A lot of recipes bypass the charred diced garlic by having you smash the garlic clove and leaving it as one large piece that can be easily removed once it's flavored the cooking oil.

 

“Peter: Oh my god, Brian, there's a message in my Alphabits. It says, 'Oooooo.'

Brian: Peter, those are Cheerios.”

– From Fox TV’s “Family Guy”

 

Tim Oliver

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For many dishes, I roast whole garlic cloves in oil (well in advance) drain them and add them to the dish at the last minute before serving.

I was thinking of doing this in quantity - can they be frozen successfully? And should the garlic be drained, or packed in the oil?

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For many dishes, I roast whole garlic cloves in oil (well in advance) drain them and add them to the dish at the last minute before serving.

I was thinking of doing this in quantity - can they be frozen successfully? And should the garlic be drained, or packed in the oil?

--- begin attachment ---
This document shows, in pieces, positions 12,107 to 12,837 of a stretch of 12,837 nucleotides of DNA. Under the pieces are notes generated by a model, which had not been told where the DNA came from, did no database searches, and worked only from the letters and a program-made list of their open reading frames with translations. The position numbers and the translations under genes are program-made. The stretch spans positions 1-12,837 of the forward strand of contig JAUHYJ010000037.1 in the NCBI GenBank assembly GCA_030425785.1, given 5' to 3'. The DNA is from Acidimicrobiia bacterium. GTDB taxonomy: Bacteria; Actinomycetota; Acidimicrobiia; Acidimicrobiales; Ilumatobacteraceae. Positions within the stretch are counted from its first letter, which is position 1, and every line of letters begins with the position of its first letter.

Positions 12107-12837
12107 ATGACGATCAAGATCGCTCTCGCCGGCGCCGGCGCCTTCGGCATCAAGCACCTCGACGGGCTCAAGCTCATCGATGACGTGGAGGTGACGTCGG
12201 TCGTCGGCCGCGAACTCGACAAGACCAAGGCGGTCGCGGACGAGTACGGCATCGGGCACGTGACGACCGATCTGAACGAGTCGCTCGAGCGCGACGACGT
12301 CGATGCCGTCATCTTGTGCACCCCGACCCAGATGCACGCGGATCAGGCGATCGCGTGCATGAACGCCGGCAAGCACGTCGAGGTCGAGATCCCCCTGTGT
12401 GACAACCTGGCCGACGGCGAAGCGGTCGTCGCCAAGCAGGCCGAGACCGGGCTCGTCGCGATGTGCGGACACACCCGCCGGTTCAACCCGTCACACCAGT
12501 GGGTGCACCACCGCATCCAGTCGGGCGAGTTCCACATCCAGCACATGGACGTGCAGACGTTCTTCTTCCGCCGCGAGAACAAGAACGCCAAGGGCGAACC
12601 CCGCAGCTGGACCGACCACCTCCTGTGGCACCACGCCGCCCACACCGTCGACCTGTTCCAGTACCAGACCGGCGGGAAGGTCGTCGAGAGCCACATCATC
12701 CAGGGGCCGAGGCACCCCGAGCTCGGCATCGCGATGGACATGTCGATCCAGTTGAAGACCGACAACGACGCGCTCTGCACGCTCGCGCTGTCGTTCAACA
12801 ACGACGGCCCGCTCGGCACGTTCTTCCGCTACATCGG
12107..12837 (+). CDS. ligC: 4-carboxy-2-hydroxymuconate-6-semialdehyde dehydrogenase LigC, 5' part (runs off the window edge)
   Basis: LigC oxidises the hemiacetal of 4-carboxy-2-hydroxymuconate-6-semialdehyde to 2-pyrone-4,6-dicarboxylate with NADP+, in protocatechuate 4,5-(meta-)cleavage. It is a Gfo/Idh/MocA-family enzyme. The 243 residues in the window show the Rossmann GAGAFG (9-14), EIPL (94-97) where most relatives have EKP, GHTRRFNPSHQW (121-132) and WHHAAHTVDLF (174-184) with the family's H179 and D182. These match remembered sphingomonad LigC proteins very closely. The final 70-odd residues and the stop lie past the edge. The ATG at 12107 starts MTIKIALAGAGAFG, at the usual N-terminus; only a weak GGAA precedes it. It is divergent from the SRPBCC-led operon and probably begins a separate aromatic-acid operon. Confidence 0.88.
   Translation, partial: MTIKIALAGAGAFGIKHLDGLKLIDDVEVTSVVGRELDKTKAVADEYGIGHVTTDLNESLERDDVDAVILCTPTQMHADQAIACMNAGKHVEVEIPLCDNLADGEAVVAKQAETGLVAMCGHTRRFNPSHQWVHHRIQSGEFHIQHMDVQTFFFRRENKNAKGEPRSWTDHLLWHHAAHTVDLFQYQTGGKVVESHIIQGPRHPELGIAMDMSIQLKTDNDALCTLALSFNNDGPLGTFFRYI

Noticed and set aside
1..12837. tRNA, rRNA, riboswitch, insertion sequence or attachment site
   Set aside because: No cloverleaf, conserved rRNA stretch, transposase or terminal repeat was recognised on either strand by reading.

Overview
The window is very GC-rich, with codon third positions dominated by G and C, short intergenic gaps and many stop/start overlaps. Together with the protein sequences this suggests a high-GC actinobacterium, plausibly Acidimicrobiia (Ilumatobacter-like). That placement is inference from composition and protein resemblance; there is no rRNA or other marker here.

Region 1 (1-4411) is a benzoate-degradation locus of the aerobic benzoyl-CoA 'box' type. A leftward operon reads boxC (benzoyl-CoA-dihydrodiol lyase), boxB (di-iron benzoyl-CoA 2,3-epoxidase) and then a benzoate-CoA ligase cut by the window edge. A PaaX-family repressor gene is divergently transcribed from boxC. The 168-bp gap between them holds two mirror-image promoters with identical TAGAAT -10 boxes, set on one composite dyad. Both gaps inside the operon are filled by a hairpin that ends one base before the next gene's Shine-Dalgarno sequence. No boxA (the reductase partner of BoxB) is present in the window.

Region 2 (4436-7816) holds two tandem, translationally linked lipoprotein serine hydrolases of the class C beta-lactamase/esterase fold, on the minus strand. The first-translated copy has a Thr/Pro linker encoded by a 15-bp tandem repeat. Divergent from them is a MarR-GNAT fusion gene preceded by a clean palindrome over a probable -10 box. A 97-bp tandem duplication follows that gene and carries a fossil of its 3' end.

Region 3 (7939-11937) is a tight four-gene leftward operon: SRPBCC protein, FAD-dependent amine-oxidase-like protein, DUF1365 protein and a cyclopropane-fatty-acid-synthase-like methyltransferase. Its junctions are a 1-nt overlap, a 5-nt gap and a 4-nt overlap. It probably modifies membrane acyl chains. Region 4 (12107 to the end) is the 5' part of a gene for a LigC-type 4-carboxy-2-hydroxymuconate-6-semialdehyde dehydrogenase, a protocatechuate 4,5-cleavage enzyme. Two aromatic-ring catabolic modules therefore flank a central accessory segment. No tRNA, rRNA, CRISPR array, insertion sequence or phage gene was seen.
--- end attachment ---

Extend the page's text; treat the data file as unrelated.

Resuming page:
I do it in big batches - 2 liter can of olive oil in a 4 quart Corning Dutch oven - and a large container of peeled garlic (from Costco or Sams club).

Cooked in the oven set at 275 F. for about two hours - sometimes longer.

It has to be stored in a sterilized glass container with a tight-fitting lid - I use one with the wire-bail type locking top.

You can store it in the fridge if you wish but I leave mine in my pantry.

I use extreme care when I remove the garlic and any oil I want to use. I dip a ladle into boiling water, allow the residual heat to dry it before dipping into the oil.